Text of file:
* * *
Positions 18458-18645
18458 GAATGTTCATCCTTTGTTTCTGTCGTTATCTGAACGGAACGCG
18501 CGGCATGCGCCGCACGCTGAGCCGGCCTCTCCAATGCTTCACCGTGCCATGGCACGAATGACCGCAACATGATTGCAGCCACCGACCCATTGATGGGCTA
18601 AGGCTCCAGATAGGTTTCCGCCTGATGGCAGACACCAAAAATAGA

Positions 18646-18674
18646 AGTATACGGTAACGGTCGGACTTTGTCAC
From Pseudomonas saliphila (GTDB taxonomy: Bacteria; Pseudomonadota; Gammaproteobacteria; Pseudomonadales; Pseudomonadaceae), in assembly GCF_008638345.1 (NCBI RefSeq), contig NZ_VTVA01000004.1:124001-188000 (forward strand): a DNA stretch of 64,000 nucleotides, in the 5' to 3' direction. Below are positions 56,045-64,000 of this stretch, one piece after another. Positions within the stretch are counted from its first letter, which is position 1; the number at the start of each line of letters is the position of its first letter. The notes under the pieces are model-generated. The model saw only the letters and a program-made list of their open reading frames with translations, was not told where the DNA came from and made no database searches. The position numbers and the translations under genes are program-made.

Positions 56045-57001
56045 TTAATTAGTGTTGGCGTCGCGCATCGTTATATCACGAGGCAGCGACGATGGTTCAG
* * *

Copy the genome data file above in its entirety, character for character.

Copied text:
Positions 18458-18645
18458 GAATGTTCATCCTTTGTTTCTGTCGTTATCTGAACGGAACGCG
18501 CGGCATGCGCCGCACGCTGAGCCGGCCTCTCCAATGCTTCACCGTGCCATGGCACGAATGACCGCAACATGATTGCAGCCACCGACCCATTGATGGGCTA
18601 AGGCTCCAGATAGGTTTCCGCCTGATGGCAGACACCAAAAATAGA

Positions 18646-18674
18646 AGTATACGGTAACGGTCGGACTTTGTCAC
From Pseudomonas saliphila (GTDB taxonomy: Bacteria; Pseudomonadota; Gammaproteobacteria; Pseudomonadales; Pseudomonadaceae), in assembly GCF_008638345.1 (NCBI RefSeq), contig NZ_VTVA01000004.1:124001-188000 (forward strand): a DNA stretch of 64,000 nucleotides, in the 5' to 3' direction. Below are positions 56,045-64,000 of this stretch, one piece after another. Positions within the stretch are counted from its first letter, which is position 1; the number at the start of each line of letters is the position of its first letter. The notes under the pieces are model-generated. The model saw only the letters and a program-made list of their open reading frames with translations, was not told where the DNA came from and made no database searches. The position numbers and the translations under genes are program-made.

Positions 56045-57001
56045 TTAATTAGTGTTGGCGTCGCGCATCGTTATATCACGAGGCAGCGACGATGGTTCAG